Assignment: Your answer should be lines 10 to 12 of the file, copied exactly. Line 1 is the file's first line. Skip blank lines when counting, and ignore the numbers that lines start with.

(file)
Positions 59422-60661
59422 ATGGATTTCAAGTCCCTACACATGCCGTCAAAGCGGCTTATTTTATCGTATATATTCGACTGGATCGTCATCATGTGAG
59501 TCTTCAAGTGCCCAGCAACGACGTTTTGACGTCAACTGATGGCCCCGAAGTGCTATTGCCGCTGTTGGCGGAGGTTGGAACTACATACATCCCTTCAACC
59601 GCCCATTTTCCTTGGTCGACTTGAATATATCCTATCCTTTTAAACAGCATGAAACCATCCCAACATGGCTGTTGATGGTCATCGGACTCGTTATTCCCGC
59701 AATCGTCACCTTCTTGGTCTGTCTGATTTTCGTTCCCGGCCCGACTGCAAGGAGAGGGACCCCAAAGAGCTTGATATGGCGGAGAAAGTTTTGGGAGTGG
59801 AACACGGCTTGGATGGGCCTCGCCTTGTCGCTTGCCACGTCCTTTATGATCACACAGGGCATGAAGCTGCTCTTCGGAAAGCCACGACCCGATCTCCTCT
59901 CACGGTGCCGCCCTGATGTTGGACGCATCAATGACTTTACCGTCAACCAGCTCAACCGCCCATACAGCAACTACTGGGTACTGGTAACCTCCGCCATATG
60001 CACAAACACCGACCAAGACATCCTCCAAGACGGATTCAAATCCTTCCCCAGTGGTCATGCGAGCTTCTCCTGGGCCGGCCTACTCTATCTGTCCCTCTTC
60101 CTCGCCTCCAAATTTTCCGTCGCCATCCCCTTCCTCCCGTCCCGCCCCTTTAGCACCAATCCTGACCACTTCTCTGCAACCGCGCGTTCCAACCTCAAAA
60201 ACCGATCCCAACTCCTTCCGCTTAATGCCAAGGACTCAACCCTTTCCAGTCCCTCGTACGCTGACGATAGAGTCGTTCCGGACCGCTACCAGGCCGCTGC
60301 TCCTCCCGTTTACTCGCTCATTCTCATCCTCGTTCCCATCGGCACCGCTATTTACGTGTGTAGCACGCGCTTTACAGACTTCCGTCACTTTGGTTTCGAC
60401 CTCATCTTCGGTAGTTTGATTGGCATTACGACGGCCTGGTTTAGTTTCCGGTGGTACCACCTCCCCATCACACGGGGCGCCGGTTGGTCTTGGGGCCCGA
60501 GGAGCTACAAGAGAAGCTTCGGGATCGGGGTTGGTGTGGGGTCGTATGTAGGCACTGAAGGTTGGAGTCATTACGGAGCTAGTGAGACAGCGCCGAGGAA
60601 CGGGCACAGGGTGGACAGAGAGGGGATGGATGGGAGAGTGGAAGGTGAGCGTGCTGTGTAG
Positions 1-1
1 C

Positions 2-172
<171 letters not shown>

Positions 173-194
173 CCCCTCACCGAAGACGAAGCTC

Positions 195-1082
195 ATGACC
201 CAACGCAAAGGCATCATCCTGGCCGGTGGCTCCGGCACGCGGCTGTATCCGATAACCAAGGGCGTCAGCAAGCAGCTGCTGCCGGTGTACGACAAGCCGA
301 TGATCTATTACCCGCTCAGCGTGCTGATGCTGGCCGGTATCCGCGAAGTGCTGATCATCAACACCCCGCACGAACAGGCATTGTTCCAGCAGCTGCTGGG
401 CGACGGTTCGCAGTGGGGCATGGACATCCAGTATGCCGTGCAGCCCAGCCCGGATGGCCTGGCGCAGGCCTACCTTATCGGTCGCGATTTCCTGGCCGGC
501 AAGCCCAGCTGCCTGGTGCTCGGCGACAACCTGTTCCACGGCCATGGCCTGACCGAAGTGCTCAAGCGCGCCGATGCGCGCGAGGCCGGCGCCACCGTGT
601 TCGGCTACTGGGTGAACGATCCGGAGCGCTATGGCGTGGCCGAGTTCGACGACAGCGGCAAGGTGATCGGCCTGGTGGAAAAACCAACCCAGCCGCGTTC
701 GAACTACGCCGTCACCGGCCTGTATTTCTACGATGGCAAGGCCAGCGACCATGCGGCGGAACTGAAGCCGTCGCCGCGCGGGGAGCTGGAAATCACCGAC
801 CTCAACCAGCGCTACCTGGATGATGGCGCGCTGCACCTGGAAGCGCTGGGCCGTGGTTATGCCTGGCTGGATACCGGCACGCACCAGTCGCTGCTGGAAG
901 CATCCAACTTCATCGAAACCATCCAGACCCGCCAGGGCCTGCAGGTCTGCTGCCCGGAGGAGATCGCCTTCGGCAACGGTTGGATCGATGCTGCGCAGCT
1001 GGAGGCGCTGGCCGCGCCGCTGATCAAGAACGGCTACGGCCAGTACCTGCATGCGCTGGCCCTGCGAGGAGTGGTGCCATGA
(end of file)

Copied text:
60201 ACCGATCCCAACTCCTTCCGCTTAATGCCAAGGACTCAACCCTTTCCAGTCCCTCGTACGCTGACGATAGAGTCGTTCCGGACCGCTACCAGGCCGCTGC
60301 TCCTCCCGTTTACTCGCTCATTCTCATCCTCGTTCCCATCGGCACCGCTATTTACGTGTGTAGCACGCGCTTTACAGACTTCCGTCACTTTGGTTTCGAC
60401 CTCATCTTCGGTAGTTTGATTGGCATTACGACGGCCTGGTTTAGTTTCCGGTGGTACCACCTCCCCATCACACGGGGCGCCGGTTGGTCTTGGGGCCCGA